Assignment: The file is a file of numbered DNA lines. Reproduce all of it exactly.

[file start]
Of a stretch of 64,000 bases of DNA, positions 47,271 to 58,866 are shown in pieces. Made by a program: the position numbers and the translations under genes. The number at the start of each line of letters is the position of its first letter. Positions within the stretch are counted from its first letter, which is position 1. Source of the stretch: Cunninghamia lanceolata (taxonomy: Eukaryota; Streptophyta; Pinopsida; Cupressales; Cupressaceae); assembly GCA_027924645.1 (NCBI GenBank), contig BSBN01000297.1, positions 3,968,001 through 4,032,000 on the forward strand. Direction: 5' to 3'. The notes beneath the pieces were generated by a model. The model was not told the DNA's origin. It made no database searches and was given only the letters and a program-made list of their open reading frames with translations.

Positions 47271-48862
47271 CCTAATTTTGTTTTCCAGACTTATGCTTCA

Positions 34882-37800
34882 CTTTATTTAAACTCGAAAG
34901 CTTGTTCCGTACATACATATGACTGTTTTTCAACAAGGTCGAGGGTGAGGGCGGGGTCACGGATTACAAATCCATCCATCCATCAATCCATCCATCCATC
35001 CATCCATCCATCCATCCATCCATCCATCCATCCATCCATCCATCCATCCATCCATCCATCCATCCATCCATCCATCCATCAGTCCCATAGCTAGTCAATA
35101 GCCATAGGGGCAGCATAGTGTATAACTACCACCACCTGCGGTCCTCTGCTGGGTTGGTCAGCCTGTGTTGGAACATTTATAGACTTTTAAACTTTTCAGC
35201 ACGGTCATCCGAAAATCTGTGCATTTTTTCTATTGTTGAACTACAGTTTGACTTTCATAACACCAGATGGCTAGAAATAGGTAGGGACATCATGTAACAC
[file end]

Of a stretch of 64,000 bases of DNA, positions 47,271 to 58,866 are shown in pieces. Made by a program: the position numbers and the translations under genes. The number at the start of each line of letters is the position of its first letter. Positions within the stretch are counted from its first letter, which is position 1. Source of the stretch: Cunninghamia lanceolata (taxonomy: Eukaryota; Streptophyta; Pinopsida; Cupressales; Cupressaceae); assembly GCA_027924645.1 (NCBI GenBank), contig BSBN01000297.1, positions 3,968,001 through 4,032,000 on the forward strand. Direction: 5' to 3'. The notes beneath the pieces were generated by a model. The model was not told the DNA's origin. It made no database searches and was given only the letters and a program-made list of their open reading frames with translations.

Positions 47271-48862
47271 CCTAATTTTGTTTTCCAGACTTATGCTTCA

Positions 34882-37800
34882 CTTTATTTAAACTCGAAAG
34901 CTTGTTCCGTACATACATATGACTGTTTTTCAACAAGGTCGAGGGTGAGGGCGGGGTCACGGATTACAAATCCATCCATCCATCAATCCATCCATCCATC
35001 CATCCATCCATCCATCCATCCATCCATCCATCCATCCATCCATCCATCCATCCATCCATCCATCCATCCATCCATCCATCAGTCCCATAGCTAGTCAATA
35101 GCCATAGGGGCAGCATAGTGTATAACTACCACCACCTGCGGTCCTCTGCTGGGTTGGTCAGCCTGTGTTGGAACATTTATAGACTTTTAAACTTTTCAGC
35201 ACGGTCATCCGAAAATCTGTGCATTTTTTCTATTGTTGAACTACAGTTTGACTTTCATAACACCAGATGGCTAGAAATAGGTAGGGACATCATGTAACAC